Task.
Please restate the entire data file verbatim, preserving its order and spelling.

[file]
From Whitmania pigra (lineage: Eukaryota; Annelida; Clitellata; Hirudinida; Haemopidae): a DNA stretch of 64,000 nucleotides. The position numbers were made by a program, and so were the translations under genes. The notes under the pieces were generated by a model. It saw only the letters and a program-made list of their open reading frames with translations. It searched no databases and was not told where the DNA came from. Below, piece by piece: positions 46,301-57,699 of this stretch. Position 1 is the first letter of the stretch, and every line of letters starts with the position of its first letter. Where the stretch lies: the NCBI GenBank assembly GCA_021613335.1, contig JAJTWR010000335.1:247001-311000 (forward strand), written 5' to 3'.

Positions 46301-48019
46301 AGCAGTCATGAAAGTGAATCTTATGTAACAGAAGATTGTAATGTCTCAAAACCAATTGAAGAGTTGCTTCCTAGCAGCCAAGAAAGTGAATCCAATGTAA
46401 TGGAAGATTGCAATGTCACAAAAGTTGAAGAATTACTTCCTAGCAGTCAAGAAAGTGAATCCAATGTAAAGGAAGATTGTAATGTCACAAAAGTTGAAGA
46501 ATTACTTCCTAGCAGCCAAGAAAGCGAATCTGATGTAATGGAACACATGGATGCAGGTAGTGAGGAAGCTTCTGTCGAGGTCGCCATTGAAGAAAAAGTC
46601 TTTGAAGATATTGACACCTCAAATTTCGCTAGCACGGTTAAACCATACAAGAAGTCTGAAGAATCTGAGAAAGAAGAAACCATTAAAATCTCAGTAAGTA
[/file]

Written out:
From Whitmania pigra (lineage: Eukaryota; Annelida; Clitellata; Hirudinida; Haemopidae): a DNA stretch of 64,000 nucleotides. The position numbers were made by a program, and so were the translations under genes. The notes under the pieces were generated by a model. It saw only the letters and a program-made list of their open reading frames with translations. It searched no databases and was not told where the DNA came from. Below, piece by piece: positions 46,301-57,699 of this stretch. Position 1 is the first letter of the stretch, and every line of letters starts with the position of its first letter. Where the stretch lies: the NCBI GenBank assembly GCA_021613335.1, contig JAJTWR010000335.1:247001-311000 (forward strand), written 5' to 3'.

Positions 46301-48019
46301 AGCAGTCATGAAAGTGAATCTTATGTAACAGAAGATTGTAATGTCTCAAAACCAATTGAAGAGTTGCTTCCTAGCAGCCAAGAAAGTGAATCCAATGTAA
46401 TGGAAGATTGCAATGTCACAAAAGTTGAAGAATTACTTCCTAGCAGTCAAGAAAGTGAATCCAATGTAAAGGAAGATTGTAATGTCACAAAAGTTGAAGA
46501 ATTACTTCCTAGCAGCCAAGAAAGCGAATCTGATGTAATGGAACACATGGATGCAGGTAGTGAGGAAGCTTCTGTCGAGGTCGCCATTGAAGAAAAAGTC
46601 TTTGAAGATATTGACACCTCAAATTTCGCTAGCACGGTTAAACCATACAAGAAGTCTGAAGAATCTGAGAAAGAAGAAACCATTAAAATCTCAGTAAGTA